Pollution has become a part of our daily life creating enormous human costs. Particulate matter in the air we breathe, organic pollutants and heavy metals in our food supply and drinking water — all of these pollutants affects the quality of human life. India is home to 14 of the world’s cities with the highest air pollution, making it an issue of national concern.
India is the world’s third largest greenhouse gas emitter where agriculture is responsible for 18% of total national emissions.
Understanding the different types of pollution and how they affect our health and the environment will help us take steps towards improving the air around us.
For decades, CIMMYT has engaged in the development and promotion of technologies to reduce our environmental footprint and conserve natural resources to help improve farmer’s productivity.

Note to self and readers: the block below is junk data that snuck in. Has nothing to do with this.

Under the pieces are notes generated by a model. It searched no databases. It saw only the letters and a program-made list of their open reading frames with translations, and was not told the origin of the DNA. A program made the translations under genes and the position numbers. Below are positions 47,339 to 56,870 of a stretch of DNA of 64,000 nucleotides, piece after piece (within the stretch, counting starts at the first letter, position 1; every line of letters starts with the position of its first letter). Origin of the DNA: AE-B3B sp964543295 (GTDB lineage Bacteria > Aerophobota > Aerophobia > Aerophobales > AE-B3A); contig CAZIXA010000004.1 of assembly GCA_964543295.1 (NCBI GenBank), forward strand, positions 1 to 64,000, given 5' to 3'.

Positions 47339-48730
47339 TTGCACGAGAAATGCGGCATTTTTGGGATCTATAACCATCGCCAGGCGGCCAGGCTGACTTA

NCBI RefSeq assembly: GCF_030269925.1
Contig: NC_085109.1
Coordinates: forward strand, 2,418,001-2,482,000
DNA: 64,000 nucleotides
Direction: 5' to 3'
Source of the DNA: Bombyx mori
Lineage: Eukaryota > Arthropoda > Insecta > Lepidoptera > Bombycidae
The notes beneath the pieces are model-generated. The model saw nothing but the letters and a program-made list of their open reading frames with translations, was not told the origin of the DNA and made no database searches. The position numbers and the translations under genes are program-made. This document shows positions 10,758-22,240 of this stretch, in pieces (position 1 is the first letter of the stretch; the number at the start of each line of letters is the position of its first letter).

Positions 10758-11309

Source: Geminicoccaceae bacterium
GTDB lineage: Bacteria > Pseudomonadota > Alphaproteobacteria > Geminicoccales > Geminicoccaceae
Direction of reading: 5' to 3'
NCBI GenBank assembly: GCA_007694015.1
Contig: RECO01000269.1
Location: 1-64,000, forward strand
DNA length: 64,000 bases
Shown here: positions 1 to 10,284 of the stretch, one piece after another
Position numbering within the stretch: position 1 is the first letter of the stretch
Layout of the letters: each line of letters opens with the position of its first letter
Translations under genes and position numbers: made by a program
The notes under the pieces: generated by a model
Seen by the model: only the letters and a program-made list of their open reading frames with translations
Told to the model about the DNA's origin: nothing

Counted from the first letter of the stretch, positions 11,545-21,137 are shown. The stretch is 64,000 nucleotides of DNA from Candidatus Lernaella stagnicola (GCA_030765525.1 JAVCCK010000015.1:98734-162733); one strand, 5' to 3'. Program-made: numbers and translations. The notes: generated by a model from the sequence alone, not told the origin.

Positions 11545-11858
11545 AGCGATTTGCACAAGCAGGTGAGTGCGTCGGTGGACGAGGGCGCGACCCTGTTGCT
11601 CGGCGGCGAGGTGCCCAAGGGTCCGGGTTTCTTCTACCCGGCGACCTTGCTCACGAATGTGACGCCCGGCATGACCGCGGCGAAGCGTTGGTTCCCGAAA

Zero tillage (ZT) offers significant opportunities in cropping system optimization for greater system productivity. "Advantages of ZT include improved soil and water conservation, increased use of land through intensification of cropping systems, reduced labor and energy requirements, reduced equipment inventories, reduced wear and tear on tractors and equipment, and greater environmental benefits. ZT use leads to reduction in air pollution by minimizing crop residue burning," says R.K. Malik, a senior scientist who advocates for early sowing of wheat and zero tillage in the eastern Indo Gangetic Plains.
Fine particles of dust from the soil can travel thousands of miles. They may also carry pathogens and harmful substances, which cause acute and chronic respiratory problems. By adopting zero tillage farming, the dust pollution from soil can be greatly reduced.
Rab is a traditional practice in which a rice nursery is established by burning naturally available biomass such as branches and dry leaves of trees, cow dung, dry grass and crop residues. This practice is mostly confined to North Konkan (coastal districts of Maharashtra), the Maval tract of Pune district and southern Gujarat. It is estimated that around 100,000 ha of rice is planted using Rab.